The group wants recreation to be mastered in Maroon Bells before the area is loved to death
After years of applying temporary solutions to try to reduce overcrowding in the Maroon Bells Scenic Area, a consortium of local custodians are determined to come up with a comprehensive management plan.
Pitkin County is partnering with the City of Aspen, the U.S. Forest Service, the Roaring Fork Transportation Authority, and the Aspen Chamber Resort Association to engage the U.S. Department of Transportation’s Volpe National Transportation Systems Center to develop a management plan.
Various management tools have been put in place in recent years to manage hordes and protect natural resources near the Maroon Bells. A reservation system has been put in place during the pandemic for shuttles traveling between the Aspen Highlands base area and Maroon Lake. Reservations are also required for parking. Traffic has been restricted on Maroon Creek Road for over 40 years.
Further restrictions are already in the works. The Aspen-Sopris Ranger District wants to implement a fee and reservation system for backpackers on the popular Four Pass Loop and other hotspots in the Maroon Bells-Snowmass Wilderness. The scenic area is the gateway to wilderness. A proposal to manage e-bike travel on Maroon Creek Road will be unveiled later this month.
But a comprehensive plan is needed rather than a piecemeal approach, Pitkin County public works director Brian Pettet told county commissioners last week.
“This area is seeing unprecedented usage these days, and we need to reconsider how we allow people access to the Bells and what they do once they’re there,” Pettet said during the interview. Wednesday’s BOCC meeting.
The study area will begin at the Highway 82 roundabout and include the length of Maroon Creek Road. The boundaries of the Maroon Bells Scenic Area are loosely defined by the Forest Service. It includes the “hardened areas” around Maroon Lake, according to spokesman David Boyd. This includes parking lots, trails, picnic areas and campgrounds.
Pettet told commissioners the study would include some of the backcountry wilderness terrain beyond Maroon Lake, potentially including trails to West Maroon Pass to the south and Buckskin Pass to the north.
The Volpe Center was hired because of its expertise in multi-model transportation. The agency, based in Cambridge, Massachusetts, was established in 1970 and stands as a leader in transportation systems, analysis, technology and innovation.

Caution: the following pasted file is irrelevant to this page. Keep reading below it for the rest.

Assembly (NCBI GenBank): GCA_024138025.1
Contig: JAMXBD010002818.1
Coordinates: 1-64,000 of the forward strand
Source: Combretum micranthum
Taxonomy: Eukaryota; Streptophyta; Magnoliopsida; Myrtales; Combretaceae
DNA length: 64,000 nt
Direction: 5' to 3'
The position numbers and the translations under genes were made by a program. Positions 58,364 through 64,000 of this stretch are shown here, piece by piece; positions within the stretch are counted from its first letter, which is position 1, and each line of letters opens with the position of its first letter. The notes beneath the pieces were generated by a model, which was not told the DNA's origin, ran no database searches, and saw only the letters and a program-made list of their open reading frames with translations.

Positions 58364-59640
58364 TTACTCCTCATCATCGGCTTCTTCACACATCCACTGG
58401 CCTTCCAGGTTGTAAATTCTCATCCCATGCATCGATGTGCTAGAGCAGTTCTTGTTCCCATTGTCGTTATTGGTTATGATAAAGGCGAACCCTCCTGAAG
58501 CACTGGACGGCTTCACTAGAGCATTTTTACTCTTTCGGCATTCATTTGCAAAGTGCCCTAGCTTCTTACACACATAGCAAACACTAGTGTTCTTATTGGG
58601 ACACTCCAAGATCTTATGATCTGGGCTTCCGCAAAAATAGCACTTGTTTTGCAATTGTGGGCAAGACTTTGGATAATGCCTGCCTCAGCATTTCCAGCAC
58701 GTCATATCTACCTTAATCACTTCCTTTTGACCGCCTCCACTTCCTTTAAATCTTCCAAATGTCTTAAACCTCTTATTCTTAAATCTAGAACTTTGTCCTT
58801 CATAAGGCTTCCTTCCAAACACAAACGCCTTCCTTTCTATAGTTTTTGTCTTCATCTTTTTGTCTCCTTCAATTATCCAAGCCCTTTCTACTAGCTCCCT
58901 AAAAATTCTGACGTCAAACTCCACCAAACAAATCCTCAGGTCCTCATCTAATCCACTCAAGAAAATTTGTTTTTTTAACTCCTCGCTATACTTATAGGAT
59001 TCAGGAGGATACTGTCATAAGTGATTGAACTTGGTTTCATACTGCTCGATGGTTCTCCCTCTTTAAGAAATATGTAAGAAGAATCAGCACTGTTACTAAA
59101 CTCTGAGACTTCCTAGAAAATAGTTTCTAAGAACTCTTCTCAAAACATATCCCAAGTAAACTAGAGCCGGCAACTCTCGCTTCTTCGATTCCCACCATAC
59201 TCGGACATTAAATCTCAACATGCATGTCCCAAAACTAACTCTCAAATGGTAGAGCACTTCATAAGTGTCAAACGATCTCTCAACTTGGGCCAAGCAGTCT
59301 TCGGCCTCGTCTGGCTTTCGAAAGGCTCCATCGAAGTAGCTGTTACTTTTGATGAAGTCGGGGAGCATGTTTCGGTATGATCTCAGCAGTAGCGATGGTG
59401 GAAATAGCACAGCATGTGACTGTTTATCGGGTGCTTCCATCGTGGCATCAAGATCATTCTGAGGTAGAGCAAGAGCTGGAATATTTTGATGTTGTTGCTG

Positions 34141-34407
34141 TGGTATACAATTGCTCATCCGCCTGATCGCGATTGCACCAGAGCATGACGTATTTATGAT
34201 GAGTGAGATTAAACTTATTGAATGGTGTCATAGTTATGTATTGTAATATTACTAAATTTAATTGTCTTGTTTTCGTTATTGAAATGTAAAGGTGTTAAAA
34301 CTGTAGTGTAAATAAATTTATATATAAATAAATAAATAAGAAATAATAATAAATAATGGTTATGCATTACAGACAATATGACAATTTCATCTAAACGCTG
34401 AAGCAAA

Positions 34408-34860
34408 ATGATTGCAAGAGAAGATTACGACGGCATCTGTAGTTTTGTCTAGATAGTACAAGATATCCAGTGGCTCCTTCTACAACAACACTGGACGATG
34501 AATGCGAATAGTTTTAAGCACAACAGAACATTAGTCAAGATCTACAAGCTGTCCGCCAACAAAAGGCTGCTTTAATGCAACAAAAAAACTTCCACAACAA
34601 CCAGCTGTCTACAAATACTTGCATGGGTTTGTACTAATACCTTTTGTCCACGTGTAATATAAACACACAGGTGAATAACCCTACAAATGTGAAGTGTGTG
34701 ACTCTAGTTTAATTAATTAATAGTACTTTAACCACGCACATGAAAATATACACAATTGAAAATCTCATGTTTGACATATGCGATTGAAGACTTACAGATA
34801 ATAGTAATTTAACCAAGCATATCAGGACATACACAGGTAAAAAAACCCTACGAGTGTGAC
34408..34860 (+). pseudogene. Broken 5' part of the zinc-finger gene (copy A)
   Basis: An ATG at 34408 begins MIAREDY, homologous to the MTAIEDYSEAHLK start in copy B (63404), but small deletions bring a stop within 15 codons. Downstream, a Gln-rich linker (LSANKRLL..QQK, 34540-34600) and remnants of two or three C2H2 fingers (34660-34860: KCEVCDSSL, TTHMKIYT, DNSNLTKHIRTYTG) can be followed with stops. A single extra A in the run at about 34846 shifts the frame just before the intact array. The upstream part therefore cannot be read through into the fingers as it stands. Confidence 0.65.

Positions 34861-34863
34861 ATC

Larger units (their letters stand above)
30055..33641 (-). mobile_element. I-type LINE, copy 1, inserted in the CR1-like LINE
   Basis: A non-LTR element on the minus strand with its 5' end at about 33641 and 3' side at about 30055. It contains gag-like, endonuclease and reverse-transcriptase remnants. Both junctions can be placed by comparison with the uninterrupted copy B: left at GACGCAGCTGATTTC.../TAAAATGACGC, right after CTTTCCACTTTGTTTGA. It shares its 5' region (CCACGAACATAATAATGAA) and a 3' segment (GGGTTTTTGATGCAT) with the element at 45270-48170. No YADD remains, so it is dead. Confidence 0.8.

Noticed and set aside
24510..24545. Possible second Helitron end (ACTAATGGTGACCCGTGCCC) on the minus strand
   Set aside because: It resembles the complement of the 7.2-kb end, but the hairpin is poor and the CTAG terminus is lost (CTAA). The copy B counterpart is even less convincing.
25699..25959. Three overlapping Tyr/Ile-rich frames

The center’s outline for its Maroon Bells project said it would come up with a plan that “will address the impacts of increased visitation by identifying sustainable levels of access to the Maroon Bells scenic area while considering economic impacts premises and other impacts on the community”.
It will collect and analyze data on past, current and projected recreational uses of the area. It will look at everything from backpacking, mountaineering, backpacking, biking, camping, fishing, hunting, photography, environmental education, and special events.
“Frequency at the Maroon Bells Scenic Area has increased steadily over the past 10 years, with no decrease in ridership occurring,” the project says. “If left unmanaged, as has been the case in recent years, increased visitation can degrade natural resources and the environment, health and safety, and the visitor experience.”
Volpe’s plan is supposed to be ready by December 2023. It will cost $225,000, with consortium members splitting the expense.
In the shorter term, county commissioners want an assessment of how the shuttle and parking reservation system is working. Reservations opened for the summer on April 11 and were quickly snatched up.
“If you wanted to visit the Maroon Bells (Scenic Area) this summer, as we find out, it’s tough,” commissioner Greg Poschman said. “It’s difficult to take a bus. Parking is difficult. It’s hard to get there. »
Commissioner Patti Clapper said she would like an analysis to see if rumors that hotel concierges are booking large blocks of reservations are true.
Last summer, two Forest Service officials gave the Aspen Times different and conflicting answers when asked whether or not tourist accommodation operators were monopolizing reservations for their guests at the expense of private individuals. Pettet told commissioners he would try to get an assessment of how the reservation system was working.